Format

Send to

Choose Destination
See comment in PubMed Commons below
Sci Rep. 2016 Apr 4;6:23984. doi: 10.1038/srep23984.

Transcriptome sequencing reveals e-cigarette vapor and mainstream-smoke from tobacco cigarettes activate different gene expression profiles in human bronchial epithelial cells.

Author information

1
Research Center for Air Pollution and Health and Institute of Crop Science, Zhejiang University, Hangzhou 310058, China.
2
Department of Biology, University of Virginia, Charlottesville, VA 22903, USA.
3
Department of Public Health Sciences, University of Virginia, Charlottesville, VA 22903, USA.

Abstract

Electronic cigarettes (e-cigarettes) generate an aerosol vapor (e-vapor) thought to represent a less risky alternative to main stream smoke (MSS) of conventional tobacco cigarettes. RNA-seq analysis was used to examine the transcriptomes of differentiated human bronchial epithelial (HBE) cells exposed to air, MSS from 1R5F tobacco reference cigarettes, and e-vapor with and without added nicotine in an in vitro air-liquid interface model for cellular exposure. Our results indicate that while e-vapor does not elicit many of the cell toxicity responses observed in MSS-exposed HBE cells, e-vapor exposure is not benign, but elicits discrete transcriptomic signatures with and without added nicotine. Among the cellular pathways with the most significantly enriched gene expression following e-vapor exposure are the phospholipid and fatty acid triacylglycerol metabolism pathways. Our data suggest that alterations in cellular glycerophopholipid biosynthesis are an important consequences of e-vapor exposure. Moreover, the presence of nicotine in e-vapor elicits a cellular response distinct from e-vapor alone including alterations of cytochrome P450 function, retinoid metabolism, and nicotine catabolism. These studies establish a baseline for future analysis of e-vapor and e-vapor additives that will better inform the FDA and other governmental bodies in discussions of the risks and future regulation of these products.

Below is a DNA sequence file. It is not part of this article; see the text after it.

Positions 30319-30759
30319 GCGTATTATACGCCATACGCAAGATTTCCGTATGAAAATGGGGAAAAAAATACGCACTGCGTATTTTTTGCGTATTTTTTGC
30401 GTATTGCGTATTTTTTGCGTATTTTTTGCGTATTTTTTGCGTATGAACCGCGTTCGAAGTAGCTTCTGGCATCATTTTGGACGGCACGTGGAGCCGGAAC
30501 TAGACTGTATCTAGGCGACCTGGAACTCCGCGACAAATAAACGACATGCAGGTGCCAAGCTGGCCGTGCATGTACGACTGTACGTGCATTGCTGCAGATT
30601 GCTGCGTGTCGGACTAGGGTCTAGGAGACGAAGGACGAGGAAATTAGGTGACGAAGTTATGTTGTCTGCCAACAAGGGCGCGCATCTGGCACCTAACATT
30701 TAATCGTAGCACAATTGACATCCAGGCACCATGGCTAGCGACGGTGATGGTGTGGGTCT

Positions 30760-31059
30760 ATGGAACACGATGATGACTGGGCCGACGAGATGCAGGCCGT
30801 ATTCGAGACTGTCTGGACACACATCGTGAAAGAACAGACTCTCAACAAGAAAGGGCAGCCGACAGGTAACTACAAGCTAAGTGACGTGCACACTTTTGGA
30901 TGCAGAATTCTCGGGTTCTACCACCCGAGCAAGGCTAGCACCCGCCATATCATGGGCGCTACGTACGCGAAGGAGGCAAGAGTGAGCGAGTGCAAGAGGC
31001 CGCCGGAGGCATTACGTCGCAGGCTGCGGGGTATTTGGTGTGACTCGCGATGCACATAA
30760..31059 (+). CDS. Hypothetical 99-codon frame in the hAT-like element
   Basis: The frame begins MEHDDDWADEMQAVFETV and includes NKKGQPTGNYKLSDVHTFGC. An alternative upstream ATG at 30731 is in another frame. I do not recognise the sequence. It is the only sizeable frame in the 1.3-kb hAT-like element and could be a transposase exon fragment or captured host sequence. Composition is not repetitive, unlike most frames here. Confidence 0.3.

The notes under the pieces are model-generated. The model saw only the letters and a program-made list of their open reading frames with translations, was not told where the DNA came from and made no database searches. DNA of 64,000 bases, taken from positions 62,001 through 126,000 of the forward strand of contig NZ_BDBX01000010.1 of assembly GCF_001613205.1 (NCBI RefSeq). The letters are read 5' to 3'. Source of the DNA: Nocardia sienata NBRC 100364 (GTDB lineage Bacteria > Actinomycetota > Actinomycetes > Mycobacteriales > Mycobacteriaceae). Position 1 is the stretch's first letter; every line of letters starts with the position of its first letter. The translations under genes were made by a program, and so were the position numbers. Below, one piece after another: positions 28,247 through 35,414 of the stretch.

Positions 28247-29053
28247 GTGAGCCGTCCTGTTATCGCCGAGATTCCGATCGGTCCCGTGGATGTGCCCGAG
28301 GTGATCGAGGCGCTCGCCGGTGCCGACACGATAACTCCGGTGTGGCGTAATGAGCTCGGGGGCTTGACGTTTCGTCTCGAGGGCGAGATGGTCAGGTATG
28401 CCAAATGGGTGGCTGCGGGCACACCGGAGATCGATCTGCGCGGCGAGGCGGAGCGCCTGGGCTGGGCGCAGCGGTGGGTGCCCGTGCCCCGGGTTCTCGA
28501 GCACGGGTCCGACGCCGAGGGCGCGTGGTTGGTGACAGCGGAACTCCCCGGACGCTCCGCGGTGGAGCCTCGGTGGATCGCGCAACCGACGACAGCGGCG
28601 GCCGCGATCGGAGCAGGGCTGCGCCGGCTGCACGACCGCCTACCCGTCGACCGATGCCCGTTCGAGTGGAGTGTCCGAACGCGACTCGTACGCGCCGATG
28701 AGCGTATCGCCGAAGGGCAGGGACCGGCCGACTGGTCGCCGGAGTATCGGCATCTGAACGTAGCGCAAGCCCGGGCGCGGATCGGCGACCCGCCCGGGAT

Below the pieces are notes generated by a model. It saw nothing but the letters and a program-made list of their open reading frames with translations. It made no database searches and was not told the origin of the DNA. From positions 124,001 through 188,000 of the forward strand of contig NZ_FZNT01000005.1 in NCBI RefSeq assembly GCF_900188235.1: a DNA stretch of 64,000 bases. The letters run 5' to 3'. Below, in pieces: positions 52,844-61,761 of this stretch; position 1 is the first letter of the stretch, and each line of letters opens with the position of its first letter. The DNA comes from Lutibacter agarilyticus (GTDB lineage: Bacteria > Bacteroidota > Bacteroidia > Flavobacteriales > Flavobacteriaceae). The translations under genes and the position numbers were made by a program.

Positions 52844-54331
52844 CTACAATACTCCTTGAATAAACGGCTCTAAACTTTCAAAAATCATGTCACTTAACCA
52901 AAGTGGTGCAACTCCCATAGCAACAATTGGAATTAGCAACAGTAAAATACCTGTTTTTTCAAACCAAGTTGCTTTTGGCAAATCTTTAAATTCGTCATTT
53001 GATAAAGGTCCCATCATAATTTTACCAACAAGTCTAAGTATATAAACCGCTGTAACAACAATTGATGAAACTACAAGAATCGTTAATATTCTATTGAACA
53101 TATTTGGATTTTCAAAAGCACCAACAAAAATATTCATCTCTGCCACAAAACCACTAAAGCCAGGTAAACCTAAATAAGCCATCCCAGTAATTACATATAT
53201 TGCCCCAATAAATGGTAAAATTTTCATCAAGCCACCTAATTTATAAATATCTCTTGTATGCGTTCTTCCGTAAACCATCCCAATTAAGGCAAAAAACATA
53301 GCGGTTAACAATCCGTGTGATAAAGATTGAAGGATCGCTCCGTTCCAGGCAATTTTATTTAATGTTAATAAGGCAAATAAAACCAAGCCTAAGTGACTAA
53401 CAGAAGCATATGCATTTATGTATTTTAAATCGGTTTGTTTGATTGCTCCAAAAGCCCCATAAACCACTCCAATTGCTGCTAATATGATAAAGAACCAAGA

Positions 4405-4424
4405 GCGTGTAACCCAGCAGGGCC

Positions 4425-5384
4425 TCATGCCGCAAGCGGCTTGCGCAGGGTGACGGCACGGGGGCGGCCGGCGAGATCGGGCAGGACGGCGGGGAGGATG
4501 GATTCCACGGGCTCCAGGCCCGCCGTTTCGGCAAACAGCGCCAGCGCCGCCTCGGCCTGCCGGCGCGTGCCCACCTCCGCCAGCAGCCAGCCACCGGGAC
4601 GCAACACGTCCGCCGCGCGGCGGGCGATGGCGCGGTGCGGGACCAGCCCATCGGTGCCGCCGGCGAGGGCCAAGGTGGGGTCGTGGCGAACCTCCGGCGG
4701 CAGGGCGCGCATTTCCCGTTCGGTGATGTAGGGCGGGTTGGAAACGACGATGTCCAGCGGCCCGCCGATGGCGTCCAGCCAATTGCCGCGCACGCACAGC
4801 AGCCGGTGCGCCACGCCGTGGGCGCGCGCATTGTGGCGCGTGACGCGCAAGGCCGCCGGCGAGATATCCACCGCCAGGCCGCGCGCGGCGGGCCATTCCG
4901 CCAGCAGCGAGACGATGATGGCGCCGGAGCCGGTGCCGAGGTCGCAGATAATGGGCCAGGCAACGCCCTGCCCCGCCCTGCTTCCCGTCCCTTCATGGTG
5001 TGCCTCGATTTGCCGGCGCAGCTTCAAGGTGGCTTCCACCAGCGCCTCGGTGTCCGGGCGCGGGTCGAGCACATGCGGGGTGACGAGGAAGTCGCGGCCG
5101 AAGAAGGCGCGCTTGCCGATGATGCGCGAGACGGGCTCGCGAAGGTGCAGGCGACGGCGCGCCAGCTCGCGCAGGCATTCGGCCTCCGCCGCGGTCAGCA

PMID:
27041137
PMCID:
PMC4819171
DOI:
10.1038/srep23984
[Indexed for MEDLINE]
Free PMC Article
PubMed Commons home

PubMed Commons

0 comments
How to join PubMed Commons

    Supplemental Content

    Full text links

    Icon for Nature Publishing Group Icon for PubMed Central
    Loading ...
    Support Center